From the Archives: Civil War Through Aurora Eyes

This article originally appeared in the Aurora Historical Society’s Spring 2015 newsletter. Become a member and receive our newsletters right in your mailbox.

In April 1865, two momentous events took place. The first, on April 9, was the surrender of Confederate General Robert E. Lee at Appomattox — the end of the bloody, four-year American Civil War. Throughout the North, the news was greeted with joy and relief.

At Tanner Hardware in Aurora, run by William A. Tanner (assisted by his son, Henry) the following day’s ledger entry carried these sentences:

“The Rebel Gen Lee with his army surrendered to Gen Grant yesterday afternoon Sunday April 9th 1865. Everybody rejoicing today & celebrating the glorious Event with flags, Bells, Cannon, Bonfires, etc., etc. Stores closed in the afternoon.”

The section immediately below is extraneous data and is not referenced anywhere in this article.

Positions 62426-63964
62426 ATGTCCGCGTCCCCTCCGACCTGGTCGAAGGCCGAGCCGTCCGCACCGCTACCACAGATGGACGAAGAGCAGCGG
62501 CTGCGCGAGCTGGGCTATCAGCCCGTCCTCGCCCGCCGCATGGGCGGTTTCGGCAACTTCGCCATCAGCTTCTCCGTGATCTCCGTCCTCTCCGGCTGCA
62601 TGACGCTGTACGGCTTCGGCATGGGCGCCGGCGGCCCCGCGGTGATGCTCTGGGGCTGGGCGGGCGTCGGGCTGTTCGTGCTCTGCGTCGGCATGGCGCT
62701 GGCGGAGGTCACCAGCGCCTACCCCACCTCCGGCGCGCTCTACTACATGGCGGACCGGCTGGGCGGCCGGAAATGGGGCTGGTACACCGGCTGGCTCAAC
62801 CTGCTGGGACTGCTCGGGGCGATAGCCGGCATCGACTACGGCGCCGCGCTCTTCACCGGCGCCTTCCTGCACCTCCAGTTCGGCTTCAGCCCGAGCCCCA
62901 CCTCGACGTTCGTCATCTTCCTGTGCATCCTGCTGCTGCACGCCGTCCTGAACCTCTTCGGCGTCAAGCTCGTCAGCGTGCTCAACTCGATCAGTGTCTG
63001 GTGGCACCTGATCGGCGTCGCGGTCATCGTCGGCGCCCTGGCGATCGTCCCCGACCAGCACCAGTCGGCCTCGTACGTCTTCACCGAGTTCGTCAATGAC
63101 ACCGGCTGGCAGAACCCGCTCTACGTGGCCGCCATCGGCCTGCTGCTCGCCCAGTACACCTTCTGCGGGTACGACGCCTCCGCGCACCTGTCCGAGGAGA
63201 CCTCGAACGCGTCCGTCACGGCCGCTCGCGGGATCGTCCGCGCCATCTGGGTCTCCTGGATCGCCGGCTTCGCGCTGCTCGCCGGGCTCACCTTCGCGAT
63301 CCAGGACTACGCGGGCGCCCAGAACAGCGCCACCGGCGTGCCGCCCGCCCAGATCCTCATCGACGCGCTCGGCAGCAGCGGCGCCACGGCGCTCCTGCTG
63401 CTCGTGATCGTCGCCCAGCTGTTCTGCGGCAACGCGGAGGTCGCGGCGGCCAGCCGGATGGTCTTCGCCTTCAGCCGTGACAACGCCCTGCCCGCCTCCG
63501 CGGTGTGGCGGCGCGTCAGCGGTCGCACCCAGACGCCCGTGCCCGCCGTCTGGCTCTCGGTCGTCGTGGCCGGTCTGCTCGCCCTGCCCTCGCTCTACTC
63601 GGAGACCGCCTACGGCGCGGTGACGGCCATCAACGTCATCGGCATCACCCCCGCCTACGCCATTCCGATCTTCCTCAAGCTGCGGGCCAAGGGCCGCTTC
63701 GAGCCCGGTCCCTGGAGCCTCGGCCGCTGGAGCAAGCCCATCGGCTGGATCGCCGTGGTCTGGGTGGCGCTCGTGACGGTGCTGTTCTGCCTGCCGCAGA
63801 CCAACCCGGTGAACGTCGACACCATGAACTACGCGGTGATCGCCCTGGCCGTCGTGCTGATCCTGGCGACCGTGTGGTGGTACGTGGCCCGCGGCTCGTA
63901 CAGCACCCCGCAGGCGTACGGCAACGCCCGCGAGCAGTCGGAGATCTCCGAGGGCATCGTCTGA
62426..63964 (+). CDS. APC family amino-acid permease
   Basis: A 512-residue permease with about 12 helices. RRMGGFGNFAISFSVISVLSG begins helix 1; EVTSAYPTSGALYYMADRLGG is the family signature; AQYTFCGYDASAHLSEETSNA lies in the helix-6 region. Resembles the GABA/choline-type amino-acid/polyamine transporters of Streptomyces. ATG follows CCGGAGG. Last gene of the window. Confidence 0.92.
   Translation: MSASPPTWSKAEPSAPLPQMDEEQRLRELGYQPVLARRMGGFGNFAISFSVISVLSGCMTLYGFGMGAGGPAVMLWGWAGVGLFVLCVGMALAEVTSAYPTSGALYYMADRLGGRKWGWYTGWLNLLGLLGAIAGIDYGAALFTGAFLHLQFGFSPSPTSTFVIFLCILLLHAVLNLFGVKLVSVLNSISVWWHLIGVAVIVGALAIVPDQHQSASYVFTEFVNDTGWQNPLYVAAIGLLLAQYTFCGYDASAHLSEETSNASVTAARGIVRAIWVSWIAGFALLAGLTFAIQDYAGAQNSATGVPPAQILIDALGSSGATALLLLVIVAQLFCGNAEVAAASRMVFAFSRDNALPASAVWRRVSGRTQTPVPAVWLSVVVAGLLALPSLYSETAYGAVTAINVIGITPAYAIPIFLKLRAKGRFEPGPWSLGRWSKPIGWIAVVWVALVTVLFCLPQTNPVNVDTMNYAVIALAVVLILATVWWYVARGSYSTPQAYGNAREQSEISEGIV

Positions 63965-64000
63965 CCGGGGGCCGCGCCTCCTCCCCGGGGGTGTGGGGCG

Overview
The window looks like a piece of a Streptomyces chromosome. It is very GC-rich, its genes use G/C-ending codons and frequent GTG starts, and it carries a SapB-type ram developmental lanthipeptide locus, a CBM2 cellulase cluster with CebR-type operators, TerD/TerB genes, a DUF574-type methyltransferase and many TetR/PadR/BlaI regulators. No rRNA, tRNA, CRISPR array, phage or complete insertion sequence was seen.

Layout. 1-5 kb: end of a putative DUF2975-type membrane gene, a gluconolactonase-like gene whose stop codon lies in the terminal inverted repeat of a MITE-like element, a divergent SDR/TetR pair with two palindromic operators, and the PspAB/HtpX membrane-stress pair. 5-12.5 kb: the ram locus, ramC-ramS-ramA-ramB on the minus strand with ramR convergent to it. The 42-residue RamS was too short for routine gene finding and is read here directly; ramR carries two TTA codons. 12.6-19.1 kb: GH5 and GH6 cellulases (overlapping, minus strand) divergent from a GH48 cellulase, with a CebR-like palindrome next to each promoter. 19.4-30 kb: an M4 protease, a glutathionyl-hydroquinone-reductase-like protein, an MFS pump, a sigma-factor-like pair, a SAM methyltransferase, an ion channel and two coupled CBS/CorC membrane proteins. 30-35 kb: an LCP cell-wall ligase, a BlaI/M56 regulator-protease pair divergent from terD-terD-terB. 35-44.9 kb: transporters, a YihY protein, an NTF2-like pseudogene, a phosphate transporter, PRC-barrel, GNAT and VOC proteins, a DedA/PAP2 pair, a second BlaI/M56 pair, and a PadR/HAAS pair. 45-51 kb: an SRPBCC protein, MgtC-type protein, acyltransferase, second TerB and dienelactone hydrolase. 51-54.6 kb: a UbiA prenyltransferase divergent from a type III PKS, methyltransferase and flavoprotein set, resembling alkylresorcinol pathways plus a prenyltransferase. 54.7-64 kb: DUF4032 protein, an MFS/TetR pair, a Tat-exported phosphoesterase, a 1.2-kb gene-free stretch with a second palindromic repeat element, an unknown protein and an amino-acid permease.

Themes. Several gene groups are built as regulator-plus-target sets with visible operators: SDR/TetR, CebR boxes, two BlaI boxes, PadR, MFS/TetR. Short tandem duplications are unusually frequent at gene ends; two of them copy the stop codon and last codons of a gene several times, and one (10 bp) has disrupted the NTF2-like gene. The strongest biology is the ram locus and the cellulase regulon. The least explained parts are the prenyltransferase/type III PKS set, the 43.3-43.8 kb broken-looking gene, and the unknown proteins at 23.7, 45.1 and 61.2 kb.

But just five days later, equally momentous, but far more terrible news was received. President Abraham Lincoln had been shot dead at Ford’s Theatre in Washington.

On April 15, the entry in the Tanner Hardware ledger book was much more somber:

“Our beloved President Abraham Lincoln was assassinated by some friend of Hell last night at 10 o’clock. On the news being confirmed this morning the stores were immediately closed & draped in mourning. The Nation mourns as for a Father. The honest, Noble hearted & Pure minded Patriot and Stateman is no more!